That said, here is a look at what our most used suit and casual wear fabrics are:

Wool

Wool is the textile fiber obtained from sheep and certain other animals and is the most widely used textile in the world. Often refered to as “the plywood” of fabric, you can make almost anything out of it. Because of the structure of its fibers, wool has a unique insulating quality and excellent elasticity (meaning that even if wrinkled and stretched, the fabric will recover its original shape). Its fibers’ thin outer membrane is paradoxically water-resistant while also being very absorbent. This means it absorbs moisture away from the body while preventing outside moisture from penetrating. Pure genius!

Wool Gabardine

A tightly woven fabric that is ribbed diagonally on one side and smooth on the other, with a slight sheen.

Wool Crepe

This is a “broken” twill, which means that its yarns are highly twisted to provide a slightly irregular texture.

Wool Silk

Lightweight and semi-sheer. This fabric is softer than wool, but warmer than silk. One of your summer suits’ best friends.

Cotton

Cotton is a soft, fluffy staple fiber that grows in a boll, or protective capsule, around the seeds of cotton plants of the genus Gossypium. The fiber is almost pure cellulose. The fiber is most often spun into yarn or thread, and used to make a soft, breathable textile. The use of cotton for fabric is known to date to ancient times; fragments of cotton fabric have been found and dated to 5000 BC.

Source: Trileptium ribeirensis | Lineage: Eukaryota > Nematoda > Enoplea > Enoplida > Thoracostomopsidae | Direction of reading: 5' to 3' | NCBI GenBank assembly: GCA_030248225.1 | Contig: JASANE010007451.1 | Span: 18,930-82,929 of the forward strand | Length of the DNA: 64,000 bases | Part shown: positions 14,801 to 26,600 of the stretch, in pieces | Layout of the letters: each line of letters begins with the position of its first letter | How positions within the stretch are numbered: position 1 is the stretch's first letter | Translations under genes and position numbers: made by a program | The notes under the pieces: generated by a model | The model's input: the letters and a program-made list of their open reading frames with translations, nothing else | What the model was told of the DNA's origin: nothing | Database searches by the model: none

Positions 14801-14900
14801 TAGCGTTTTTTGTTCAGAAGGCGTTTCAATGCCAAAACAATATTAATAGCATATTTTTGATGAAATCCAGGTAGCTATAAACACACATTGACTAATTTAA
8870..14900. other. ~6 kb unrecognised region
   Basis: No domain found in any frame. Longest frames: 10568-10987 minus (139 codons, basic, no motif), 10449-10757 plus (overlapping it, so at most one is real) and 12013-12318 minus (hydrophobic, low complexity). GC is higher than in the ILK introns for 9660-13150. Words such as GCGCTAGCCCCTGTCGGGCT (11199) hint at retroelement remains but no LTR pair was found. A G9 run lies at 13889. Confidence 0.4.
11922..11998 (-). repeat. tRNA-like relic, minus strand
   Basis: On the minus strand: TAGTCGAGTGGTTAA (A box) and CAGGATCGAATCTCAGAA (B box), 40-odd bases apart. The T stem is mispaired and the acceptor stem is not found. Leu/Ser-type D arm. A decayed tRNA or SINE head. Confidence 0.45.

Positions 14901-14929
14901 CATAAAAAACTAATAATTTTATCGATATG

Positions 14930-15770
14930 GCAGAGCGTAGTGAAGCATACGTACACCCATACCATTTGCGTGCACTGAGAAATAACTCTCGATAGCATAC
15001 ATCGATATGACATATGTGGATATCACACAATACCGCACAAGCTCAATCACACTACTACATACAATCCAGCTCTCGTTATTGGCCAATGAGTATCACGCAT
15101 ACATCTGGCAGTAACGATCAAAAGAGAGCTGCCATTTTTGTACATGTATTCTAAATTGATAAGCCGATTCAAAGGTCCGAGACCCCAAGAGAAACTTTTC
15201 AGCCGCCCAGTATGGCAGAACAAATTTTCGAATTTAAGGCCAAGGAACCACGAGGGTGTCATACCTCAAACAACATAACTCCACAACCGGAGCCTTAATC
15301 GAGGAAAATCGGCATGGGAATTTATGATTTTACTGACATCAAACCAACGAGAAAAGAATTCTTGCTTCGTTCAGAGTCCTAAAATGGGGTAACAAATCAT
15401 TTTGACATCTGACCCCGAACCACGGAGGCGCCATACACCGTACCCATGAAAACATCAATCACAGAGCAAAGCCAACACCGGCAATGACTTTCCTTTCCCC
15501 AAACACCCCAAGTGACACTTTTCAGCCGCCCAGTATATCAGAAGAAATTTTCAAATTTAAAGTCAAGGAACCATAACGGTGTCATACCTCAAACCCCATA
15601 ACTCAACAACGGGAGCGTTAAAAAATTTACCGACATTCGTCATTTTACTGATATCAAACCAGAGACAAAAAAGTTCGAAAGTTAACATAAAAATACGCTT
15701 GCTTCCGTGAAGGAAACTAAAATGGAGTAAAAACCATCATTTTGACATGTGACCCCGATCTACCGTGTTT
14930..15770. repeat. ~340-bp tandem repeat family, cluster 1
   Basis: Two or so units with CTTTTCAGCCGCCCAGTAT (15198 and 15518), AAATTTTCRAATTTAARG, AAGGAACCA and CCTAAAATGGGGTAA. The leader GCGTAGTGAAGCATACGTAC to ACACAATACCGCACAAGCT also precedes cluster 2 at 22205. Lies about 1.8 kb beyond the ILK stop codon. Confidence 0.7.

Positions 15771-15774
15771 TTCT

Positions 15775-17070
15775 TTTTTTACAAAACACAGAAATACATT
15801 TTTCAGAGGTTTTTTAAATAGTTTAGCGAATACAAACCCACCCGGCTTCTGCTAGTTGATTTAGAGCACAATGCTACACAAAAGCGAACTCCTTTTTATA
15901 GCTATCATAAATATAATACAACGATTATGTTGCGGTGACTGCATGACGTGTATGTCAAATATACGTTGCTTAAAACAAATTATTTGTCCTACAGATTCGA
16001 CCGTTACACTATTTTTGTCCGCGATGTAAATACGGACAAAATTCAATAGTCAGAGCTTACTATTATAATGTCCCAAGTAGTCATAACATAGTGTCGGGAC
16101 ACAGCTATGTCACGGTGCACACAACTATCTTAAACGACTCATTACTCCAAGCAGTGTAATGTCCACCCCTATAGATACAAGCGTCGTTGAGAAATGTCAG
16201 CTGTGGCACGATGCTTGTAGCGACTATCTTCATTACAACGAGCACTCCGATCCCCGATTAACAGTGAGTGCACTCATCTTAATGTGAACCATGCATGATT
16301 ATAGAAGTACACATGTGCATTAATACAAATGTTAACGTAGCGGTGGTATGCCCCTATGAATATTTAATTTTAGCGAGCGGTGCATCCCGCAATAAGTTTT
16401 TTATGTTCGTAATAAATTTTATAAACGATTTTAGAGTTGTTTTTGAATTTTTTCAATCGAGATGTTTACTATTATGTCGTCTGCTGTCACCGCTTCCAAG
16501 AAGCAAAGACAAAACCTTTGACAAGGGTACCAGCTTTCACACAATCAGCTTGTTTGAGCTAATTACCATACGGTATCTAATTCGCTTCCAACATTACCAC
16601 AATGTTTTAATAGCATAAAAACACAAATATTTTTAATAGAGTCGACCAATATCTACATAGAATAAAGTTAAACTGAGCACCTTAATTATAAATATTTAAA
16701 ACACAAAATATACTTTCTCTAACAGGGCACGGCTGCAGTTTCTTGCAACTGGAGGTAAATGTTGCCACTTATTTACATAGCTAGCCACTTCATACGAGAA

A brushed cotton suit provides a polished look for a hot day, just make sure, if worn separately, both parts of your cotton suit are washed together to keep color on both pieces to fade at the same rate.

Linen

Linen is a textile made from the fibers of the flax plant. Linen is labor-intensive to manufacture, but when it is made into garments, it is valued for its exceptional coolness and freshness in hot weather. Linen textiles appear to be some of the oldest in the world, dating back to 8000 BC.

Linen is a bast fiber. Flax fibers vary in length from about 25 to 150 cm (18 to 55 in), and average 12-16 microns in diameter. There are two varieties: shorter tow fibers used for coarser fabrics, and longer line fibers used for finer fabrics. Flax fibers can usually be identified by their “nodes,” which add to the flexibility and texture of the fabric.